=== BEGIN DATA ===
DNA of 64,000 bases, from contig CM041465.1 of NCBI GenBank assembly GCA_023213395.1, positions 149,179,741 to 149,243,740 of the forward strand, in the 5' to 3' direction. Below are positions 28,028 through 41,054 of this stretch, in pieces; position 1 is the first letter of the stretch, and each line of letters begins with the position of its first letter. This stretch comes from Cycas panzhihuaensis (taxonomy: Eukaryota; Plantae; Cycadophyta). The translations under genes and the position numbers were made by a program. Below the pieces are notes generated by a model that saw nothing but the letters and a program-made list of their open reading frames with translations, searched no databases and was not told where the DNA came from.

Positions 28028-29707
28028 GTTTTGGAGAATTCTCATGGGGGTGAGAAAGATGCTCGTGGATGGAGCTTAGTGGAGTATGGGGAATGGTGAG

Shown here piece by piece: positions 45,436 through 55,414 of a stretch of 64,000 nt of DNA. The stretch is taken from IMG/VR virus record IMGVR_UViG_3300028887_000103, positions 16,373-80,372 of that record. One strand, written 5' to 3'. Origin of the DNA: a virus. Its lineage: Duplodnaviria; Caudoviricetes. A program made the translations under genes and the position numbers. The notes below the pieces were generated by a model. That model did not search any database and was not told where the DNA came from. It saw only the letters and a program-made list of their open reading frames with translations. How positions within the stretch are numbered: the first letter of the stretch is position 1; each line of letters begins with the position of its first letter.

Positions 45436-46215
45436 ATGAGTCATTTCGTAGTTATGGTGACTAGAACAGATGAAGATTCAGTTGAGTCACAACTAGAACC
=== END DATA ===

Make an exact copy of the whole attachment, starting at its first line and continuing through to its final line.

DNA of 64,000 bases, from contig CM041465.1 of NCBI GenBank assembly GCA_023213395.1, positions 149,179,741 to 149,243,740 of the forward strand, in the 5' to 3' direction. Below are positions 28,028 through 41,054 of this stretch, in pieces; position 1 is the first letter of the stretch, and each line of letters begins with the position of its first letter. This stretch comes from Cycas panzhihuaensis (taxonomy: Eukaryota; Plantae; Cycadophyta). The translations under genes and the position numbers were made by a program. Below the pieces are notes generated by a model that saw nothing but the letters and a program-made list of their open reading frames with translations, searched no databases and was not told where the DNA came from.

Positions 28028-29707
28028 GTTTTGGAGAATTCTCATGGGGGTGAGAAAGATGCTCGTGGATGGAGCTTAGTGGAGTATGGGGAATGGTGAG

Shown here piece by piece: positions 45,436 through 55,414 of a stretch of 64,000 nt of DNA. The stretch is taken from IMG/VR virus record IMGVR_UViG_3300028887_000103, positions 16,373-80,372 of that record. One strand, written 5' to 3'. Origin of the DNA: a virus. Its lineage: Duplodnaviria; Caudoviricetes. A program made the translations under genes and the position numbers. The notes below the pieces were generated by a model. That model did not search any database and was not told where the DNA came from. It saw only the letters and a program-made list of their open reading frames with translations. How positions within the stretch are numbered: the first letter of the stretch is position 1; each line of letters begins with the position of its first letter.

Positions 45436-46215
45436 ATGAGTCATTTCGTAGTTATGGTGACTAGAACAGATGAAGATTCAGTTGAGTCACAACTAGAACC